This is basically the same as finding an inoperative nuclear warhead. Simply because the WMD does not work does not indicate it is not a WMD or that the intention in possession was not to possess a WMD.

"On May 16, 2004 a 152 mm artillery shell was used as an improvised bomb. The shell exploded and two U.S. soldiers were treated for minor exposure to a nerve agent (nausea and dilated pupils). On May 18 it was reported by U.S. Department of Defense intelligence officials that tests showed the two-chambered shell contained the chemical agent sarin..."

Sarin, as stated above, is classified as a WMD.

"In June 2004, the United States removed 2 tons of low-enriched uranium from Iraq, sufficient raw material for a single nuclear weapon."

Iraq demonstrably had the technology at the time to produce a nuclear weapon within roughly a month's time if given fissile materials. This is akin to having all the parts to a WMD laying around, but not assembled. A gun is still a weapon if disassembled and laid on a table - it's just not ready to use.

*************************************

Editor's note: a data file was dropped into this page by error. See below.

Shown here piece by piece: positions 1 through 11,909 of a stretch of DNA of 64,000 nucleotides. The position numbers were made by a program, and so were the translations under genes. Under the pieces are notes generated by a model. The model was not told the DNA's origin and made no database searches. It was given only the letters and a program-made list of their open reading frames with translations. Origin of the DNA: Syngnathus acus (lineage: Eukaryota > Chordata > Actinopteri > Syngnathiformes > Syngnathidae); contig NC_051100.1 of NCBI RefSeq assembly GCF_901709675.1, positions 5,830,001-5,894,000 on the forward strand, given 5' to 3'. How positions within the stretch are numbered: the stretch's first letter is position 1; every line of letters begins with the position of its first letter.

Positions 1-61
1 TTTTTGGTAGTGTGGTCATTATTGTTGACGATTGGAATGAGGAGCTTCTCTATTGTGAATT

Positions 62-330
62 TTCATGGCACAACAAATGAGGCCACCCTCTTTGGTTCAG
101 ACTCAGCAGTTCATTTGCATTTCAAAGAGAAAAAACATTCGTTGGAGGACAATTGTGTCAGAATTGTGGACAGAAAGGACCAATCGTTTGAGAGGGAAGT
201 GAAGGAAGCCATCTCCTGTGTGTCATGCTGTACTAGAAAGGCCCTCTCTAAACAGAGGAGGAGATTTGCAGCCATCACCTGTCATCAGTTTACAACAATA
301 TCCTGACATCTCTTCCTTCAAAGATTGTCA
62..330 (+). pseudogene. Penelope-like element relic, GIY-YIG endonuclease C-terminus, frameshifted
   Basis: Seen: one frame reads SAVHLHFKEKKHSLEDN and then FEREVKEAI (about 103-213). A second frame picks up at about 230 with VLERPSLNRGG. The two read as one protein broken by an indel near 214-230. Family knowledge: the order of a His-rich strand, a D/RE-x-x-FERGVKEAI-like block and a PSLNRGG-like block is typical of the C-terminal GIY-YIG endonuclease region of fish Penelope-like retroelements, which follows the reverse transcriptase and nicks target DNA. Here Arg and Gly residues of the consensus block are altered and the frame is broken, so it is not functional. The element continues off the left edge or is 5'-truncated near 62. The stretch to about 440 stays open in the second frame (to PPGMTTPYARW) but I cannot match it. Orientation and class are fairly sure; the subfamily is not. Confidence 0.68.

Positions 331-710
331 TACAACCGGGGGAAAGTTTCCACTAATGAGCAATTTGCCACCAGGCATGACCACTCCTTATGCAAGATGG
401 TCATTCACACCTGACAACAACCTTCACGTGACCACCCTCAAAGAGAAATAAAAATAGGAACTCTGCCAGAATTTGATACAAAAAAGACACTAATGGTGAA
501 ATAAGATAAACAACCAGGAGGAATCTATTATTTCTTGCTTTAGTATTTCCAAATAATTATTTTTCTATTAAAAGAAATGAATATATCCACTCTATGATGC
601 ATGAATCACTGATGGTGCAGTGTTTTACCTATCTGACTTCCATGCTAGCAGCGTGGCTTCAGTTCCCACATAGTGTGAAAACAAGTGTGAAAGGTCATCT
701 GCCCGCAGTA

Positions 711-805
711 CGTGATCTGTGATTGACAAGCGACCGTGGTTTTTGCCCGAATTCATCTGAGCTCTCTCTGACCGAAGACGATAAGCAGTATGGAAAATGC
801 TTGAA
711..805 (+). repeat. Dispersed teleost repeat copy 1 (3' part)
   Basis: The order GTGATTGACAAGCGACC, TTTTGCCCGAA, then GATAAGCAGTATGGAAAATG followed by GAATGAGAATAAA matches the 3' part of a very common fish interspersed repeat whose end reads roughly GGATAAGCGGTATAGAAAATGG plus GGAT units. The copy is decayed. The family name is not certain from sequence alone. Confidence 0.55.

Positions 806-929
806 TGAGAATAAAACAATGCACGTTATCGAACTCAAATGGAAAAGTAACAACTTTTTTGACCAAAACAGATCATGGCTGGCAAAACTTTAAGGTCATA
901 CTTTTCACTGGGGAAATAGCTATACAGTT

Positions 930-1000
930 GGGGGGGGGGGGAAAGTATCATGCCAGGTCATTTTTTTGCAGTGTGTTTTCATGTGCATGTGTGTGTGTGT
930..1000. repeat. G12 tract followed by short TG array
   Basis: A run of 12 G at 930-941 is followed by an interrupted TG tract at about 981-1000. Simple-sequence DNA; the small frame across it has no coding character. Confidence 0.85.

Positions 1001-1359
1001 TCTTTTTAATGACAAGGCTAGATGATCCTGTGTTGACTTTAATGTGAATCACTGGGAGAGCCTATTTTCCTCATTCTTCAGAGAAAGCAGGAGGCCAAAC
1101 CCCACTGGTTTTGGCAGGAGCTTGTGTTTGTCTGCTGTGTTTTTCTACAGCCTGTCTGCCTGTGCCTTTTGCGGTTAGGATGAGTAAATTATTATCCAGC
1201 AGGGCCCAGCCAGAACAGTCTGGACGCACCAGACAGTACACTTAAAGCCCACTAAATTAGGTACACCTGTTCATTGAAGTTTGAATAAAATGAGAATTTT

The conclusion of the ISG was basically thus:

At the time of our inspection, we didn't find any WMDs. However, this is not conclusive as to whether or not they exist.

I submit that the fact that Iraq was previously known to have massive stockpiles of chemical WMDs, plans to build a nuclear weapon, and various developmental labs and programs suggests that at the time of the 2003 invasion, there were existing WMD's and the materials to build them.

Consider that Saddam Hussein and members of his administration professed that they would keep whatever weapons they needed to defend their "Arab nation." Furthermore, none of them suggested that Hussein had given up his WMD programs.

The totality of this evidence suggests that there were more WMDs in Iraq during the 2003 invasion than the sarin, mustard gas, and uranium discovered in 2004. It is highly likely that Iraq had a supply (even if limited) of WMD's at the time of the invasion.

AFFIRMED.
BrianHull

Con

I am happy to debate you on this topic.

I agree to your classifications of WMDs: nuclear, radiological, chemical, and/or biological. Any one of these constitutes a WMD, although for my purposes I will group nuclear and radiological together, because essentially they're the same. I will even concede that Iraq had used chemical weapons during the 1980-1988 war with Iran. And we won't even discuss that the U.S. supplied Iraq with those chemical weapons to ensure Saddam's victory.

I take issue with the logic (and especially the broadness) presented in your challenge. It is invalid to debate whether or not "Iraq was known to have (or have had previously) possession of weapons of mass destruction." Previous possession of WMDs is irrelevant with regard to the 2003 decision to invade Iraq, and I will gladly and easily demonstrate that at the time of that invasion, Iraq did not possess WMDs.